Over dinner last month, my 4-year-old asked, “Are the new neighbors white-skinned or brown-skinned?” As I pondered how to answer, his big sister chimed in, “I hope they’re white-skinned.” I paused, barely chewed. Could I answer without scolding or shaming them? I...
(A version of this post appeared in a sermon preached August 17, 2014 at Faith United Church of Christ, Richmond Heights, Ohio ~theRevCK) I rolled my eyes in church last month. I’m not exactly proud of it. I was packed into a cathedral with no air conditioning. As a...
One night last month, hundreds of neighbors gathered in the grassy lot at Meadowbrook and Lee Roads in Cleveland Heights. It would have made a beautiful and joyful gathering -- if not for the violent act that brought everyone together. Heights residents gathered to...
On March 15, in Cleveland, we celebrate 35 degrees and dry sidewalks by playing outside all morning, and again in the afternoon. We bike the block in mittens and fleece, and with numb fingers push dried peas into peat pots filled and dampened on the stoop. The former...
Over dinner last month, my 4-year-old asked, “Are the new neighbors...
(A version of this post appeared in a sermon preached August 17, 2014 at Faith...
One night last month, hundreds of neighbors gathered in the grassy lot at...
On March 15, in Cleveland, we celebrate 35 degrees and dry sidewalks by...
Current Events & Culture
Love and Life
Love and Life
Current Events & Culture
A Message From Christina
I grew up on a hill in the middle of nowhere Northeast Ohio.
My words feel forged there, watching styrofoam cups melt at night in a burn barrel on a back 40 I imagine defending with a shotgun and my miniature Doberman pinscher.
(Disclaimers: It was the ’80s. We didn’t know any better than to burn styrofoam. It was more like an acre and a half, and my dog’s bark was much bigger than his bite. I also never owned a shotgun.)
From that little piece of Appalachia, I’ve transplanted several times… Minneapolis, Cleveland, and now non metropolitan but magical Southern Oregon.
A writer, editor, and refugee of the Fourth Estate, I am also an ordained pastor puttering in the spiritual R&D department of wherever Jesus is taking us next.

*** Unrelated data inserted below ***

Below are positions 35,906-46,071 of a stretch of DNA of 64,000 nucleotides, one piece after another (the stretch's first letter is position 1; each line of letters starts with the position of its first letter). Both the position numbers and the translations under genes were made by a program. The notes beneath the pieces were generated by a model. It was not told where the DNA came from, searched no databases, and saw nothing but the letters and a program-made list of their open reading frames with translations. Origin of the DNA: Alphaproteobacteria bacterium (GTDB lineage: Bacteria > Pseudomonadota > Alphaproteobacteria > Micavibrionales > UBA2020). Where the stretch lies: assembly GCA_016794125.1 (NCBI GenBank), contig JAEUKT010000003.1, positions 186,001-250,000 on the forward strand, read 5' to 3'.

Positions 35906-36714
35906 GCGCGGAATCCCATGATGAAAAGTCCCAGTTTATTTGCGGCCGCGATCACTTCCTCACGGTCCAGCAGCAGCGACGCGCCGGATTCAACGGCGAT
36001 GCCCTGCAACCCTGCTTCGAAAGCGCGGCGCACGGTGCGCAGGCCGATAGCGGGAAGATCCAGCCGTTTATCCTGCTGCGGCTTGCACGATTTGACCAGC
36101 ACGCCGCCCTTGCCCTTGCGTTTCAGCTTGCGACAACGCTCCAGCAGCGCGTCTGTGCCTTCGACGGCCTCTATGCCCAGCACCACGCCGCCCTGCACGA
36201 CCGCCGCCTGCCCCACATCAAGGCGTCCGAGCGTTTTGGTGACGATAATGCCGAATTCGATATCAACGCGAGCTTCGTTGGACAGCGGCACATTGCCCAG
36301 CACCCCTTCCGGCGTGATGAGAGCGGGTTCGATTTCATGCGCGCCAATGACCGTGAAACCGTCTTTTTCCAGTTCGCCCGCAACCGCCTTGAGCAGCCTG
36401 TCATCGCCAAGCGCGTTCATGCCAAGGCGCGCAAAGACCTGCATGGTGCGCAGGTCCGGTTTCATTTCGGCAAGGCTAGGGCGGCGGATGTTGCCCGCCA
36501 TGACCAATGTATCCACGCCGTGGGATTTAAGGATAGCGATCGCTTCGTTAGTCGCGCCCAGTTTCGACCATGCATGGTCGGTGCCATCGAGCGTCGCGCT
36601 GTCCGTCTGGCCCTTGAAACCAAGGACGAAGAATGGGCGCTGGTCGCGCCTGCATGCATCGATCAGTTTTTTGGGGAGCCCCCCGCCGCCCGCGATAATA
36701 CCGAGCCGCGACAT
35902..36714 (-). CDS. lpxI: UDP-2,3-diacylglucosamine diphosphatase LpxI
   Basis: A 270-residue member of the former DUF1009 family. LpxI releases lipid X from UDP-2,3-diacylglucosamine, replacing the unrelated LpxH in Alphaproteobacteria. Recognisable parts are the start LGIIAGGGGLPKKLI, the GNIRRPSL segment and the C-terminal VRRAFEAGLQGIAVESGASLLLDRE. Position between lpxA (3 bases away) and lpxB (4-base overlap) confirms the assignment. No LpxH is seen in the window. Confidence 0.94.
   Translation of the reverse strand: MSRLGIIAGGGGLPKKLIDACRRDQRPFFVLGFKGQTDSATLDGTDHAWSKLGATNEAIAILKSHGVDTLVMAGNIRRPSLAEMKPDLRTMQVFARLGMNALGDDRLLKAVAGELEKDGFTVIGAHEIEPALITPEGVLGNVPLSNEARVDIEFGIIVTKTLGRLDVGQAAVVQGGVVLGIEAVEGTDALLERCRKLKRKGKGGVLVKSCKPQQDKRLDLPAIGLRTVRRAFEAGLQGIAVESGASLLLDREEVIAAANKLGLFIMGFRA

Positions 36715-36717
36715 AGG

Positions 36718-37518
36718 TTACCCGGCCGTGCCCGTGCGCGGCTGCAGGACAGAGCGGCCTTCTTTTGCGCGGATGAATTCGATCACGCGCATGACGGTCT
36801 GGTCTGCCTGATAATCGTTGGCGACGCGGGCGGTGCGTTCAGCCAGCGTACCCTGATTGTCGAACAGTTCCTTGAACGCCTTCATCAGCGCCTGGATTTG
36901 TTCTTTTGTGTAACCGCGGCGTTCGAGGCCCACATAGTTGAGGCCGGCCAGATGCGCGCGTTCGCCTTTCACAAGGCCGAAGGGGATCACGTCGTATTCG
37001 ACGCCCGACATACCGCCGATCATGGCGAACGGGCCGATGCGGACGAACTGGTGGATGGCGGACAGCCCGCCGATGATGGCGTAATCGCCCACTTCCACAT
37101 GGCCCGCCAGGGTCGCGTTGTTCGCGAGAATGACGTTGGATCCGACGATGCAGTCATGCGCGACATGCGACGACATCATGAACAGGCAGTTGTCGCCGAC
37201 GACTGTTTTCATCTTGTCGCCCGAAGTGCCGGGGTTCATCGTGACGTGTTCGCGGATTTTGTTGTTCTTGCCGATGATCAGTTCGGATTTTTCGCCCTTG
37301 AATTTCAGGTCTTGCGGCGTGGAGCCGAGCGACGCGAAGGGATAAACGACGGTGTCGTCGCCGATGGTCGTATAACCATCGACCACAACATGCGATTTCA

My best guess? It won’t be so much in the “thin places,” but the thick ones, those dense moments of human existence that feel like banging your forehead against concrete block, where the chasm between what is and what should be gapes, as impossible to traverse as the canyon between Lazarus and Dives.
What I look for is Love showing up with skin on. Right here.
Writer + Preacher
“Well, It Isn’t Junk to Me”
I’m not sure what epitaph will be engraved with the artist’s palette Grandma picked years ago for her grave marker, but this would be my choice.
I heard Grandma say it more than once when extended family members (read: daughters-in-law) disparaged the piles of seemingly useless materials she saved.
The piles got completely out of control: stacks of foam meat trays in not just white, but blue, green, yellow, and pink; empty spools bare of thread; buttons, clothespins (especially the old fashioned kind), empty baby food bottles and their caps, bits of cloth, yarn, ribbon and thread. She collected natural materials, too: dried thistles and milkweed pods, money plant, gourds.
These worthless things became craft projects, costumes, floral arrangements. She flooded the entries to the local County Fair with milk-pod interpretations of “The Owl and the Pussycat” or “Alice’s Wonderland.” Once, when she broke her leg falling into a hole the dogs had dug between the shed and the back-porch door, she gave her ample plaster casts a second life. Turned on end, with an extra bit of paper mache and paint, they made the best camels I have ever seen grace a home porch Nativity crèche.
“Well, it isn’t junk to me,” Grandma would say….